And I know there's something you can do with. . But a lot of times I, when I try to take these doughs early in the year it just, time is of the essence and it's like, how much freezer space is in there? I need to cut this stuff out. What am I gonna do with it? I, it's 70 degrees outside and I end up throwing it away or feeding it to the dog or whatever.
But that would be something to do with the ribs at some point, would be
Nick Otto: ideal. Good. Yes. There is a light at the end of the tunnel that was a cut that. I did. I took as a personal I don't wanna say vendetta, but like personal, like motivated? Yeah. Very motivated. I'm going to figure this one out and Yeah.
Where it, whether it goes into sausage and burger. The way I've, what, the way I approach the bones is differently than just keeping 'em in. There's a lot of times where I'll do is I'll sheet out the whole rack and just leave the meat in one sheet and then I end up rolling [00:34:00] that, tying that up, and then cooking it more or less like a , basically a rollup like you, would you butterfly out a backstrap and then roll it back up with filling?
I do the same thing with a rib, but at this point you add more of a moist heat to it, render out a lot of the fat that you don't want to have in there and then come back with a high heat. But yeah, at the same time, to do like a slow braze on the meat with them, with the bones. and then to go over to a grill like it is totally possible, but it's gonna take some playing.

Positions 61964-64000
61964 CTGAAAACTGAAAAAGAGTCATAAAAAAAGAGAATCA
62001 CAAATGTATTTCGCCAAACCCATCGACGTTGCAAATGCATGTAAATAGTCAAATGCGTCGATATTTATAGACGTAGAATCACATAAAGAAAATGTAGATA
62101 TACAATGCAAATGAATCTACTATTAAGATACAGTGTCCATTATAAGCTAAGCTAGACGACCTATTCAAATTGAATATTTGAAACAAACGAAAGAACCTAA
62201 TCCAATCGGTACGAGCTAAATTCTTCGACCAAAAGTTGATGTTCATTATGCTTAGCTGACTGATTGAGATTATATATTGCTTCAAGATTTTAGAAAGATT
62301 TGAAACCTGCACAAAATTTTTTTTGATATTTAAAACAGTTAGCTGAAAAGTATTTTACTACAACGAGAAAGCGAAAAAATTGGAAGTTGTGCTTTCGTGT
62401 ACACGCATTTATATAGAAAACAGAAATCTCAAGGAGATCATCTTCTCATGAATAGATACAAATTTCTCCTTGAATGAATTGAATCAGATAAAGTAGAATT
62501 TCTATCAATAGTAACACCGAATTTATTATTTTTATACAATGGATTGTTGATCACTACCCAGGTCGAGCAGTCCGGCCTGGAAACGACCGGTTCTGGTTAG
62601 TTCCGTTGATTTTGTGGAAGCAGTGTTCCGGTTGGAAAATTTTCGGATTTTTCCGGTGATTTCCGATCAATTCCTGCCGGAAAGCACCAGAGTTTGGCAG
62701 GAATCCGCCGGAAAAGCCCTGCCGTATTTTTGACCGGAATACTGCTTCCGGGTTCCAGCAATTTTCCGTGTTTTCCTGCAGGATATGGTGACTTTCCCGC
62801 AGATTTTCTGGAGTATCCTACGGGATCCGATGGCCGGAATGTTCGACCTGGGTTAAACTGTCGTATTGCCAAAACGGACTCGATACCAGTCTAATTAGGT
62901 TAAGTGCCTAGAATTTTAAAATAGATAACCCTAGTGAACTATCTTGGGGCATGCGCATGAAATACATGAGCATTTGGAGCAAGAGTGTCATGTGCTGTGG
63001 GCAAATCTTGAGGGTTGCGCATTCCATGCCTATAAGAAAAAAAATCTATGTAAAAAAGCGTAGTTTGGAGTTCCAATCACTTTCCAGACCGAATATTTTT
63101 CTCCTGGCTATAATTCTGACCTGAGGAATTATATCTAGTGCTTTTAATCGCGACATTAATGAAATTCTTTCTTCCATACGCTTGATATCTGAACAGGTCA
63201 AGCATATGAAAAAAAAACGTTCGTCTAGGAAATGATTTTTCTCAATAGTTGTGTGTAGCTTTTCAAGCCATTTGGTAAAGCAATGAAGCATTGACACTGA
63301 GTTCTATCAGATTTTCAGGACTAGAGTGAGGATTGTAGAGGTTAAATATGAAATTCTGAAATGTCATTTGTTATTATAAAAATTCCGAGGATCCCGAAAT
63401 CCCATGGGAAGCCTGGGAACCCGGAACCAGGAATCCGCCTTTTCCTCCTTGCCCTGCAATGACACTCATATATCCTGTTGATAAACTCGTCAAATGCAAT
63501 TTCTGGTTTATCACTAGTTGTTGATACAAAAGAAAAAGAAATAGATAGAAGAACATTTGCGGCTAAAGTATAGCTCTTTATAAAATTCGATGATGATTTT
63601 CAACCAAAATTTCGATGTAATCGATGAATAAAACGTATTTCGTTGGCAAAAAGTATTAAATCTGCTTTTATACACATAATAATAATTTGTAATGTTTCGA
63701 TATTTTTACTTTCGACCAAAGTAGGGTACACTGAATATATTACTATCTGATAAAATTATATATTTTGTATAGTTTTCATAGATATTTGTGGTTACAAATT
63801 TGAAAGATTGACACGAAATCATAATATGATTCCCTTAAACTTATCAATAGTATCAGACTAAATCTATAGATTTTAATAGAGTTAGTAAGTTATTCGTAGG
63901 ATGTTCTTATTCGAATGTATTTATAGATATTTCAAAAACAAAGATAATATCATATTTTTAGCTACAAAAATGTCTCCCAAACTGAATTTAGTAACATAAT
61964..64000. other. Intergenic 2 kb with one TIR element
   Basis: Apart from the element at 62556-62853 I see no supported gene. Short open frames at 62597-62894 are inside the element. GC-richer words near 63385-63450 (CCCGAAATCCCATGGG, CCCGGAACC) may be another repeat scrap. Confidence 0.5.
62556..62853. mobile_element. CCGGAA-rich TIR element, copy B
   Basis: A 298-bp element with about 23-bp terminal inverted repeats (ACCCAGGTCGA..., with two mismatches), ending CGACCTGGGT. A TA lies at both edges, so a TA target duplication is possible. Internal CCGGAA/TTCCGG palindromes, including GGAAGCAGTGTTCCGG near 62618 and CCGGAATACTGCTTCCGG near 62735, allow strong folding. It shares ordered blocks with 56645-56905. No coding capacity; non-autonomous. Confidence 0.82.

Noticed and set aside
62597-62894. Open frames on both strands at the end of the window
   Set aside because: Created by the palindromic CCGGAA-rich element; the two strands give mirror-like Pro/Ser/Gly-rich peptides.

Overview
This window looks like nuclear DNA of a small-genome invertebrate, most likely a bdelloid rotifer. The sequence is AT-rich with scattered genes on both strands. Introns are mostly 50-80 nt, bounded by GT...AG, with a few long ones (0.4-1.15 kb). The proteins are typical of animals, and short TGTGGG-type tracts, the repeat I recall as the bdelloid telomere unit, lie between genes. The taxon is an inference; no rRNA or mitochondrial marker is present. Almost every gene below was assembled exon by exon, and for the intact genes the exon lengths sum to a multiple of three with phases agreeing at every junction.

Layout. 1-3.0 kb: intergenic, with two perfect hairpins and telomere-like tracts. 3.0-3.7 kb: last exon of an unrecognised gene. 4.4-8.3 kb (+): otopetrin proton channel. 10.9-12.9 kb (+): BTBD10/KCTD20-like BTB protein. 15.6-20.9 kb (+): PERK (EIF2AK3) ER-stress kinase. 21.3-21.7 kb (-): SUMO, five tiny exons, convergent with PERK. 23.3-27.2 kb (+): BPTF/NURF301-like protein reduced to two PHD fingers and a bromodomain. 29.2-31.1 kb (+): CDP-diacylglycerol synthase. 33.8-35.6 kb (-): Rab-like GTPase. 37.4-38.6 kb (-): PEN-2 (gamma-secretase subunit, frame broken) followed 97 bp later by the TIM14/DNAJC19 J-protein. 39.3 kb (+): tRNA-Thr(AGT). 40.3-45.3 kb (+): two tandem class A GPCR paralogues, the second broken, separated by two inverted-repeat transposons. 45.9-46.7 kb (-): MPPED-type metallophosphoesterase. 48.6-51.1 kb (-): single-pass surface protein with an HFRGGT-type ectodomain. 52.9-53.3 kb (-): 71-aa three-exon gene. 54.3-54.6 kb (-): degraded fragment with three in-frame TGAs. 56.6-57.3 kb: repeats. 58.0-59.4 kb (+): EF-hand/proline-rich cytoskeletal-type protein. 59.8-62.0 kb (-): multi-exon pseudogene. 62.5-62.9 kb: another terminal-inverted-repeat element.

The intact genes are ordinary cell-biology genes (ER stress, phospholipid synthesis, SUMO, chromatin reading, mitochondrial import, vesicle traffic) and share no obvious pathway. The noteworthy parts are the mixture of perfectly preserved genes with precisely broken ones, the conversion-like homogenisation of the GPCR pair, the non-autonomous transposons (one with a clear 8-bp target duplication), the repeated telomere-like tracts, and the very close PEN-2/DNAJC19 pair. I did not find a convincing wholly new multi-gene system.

So being able to get your ribs and then to get them into a spot where you can say, okay, they do have room here in the freezer. Give it a shot. Hey, if you mess up, Fido ain't gonna care. He's gonna be all over those next time as well. So he'll let you try it as long as he gets to taste, the mishaps on the end.
Andrew Muntz: Absolutely.
Nick Otto: Good deal. Let me see if I can't cue up our intro here. But we have come to the crescendo of our show. We have come to this [00:35:00] emperor's table where we are gonna be doing a potluck with the Sportsman's Empire. Okay, this is it. Steaks cooked, medium rare. Can I get my steak cooked?
Just so I want no question. You hungry? Hey Ma, can we get some meat? You heard?
So the scenario is that was cause we were getting together. I
Paul Campbell: didn't hear any of it, so I didn't hear it. I couldn't hear any of it. Oh no, I couldn't hear any of. I was just watching your faces and living vicariously through you two.
Nick Otto: Oh, good. Good. You'll see it on when it launches. Oh, I can't wait.
You'll be superf. Perfect. So what we've got, the scenario is that we are having a sportsman's empire potluck. We are getting together. And this is all like in a. The hot, like the the [00:36:00] ideal state. We don't, actually don't have a date yet set for this, but I am putting together the menu vicariously through you guys.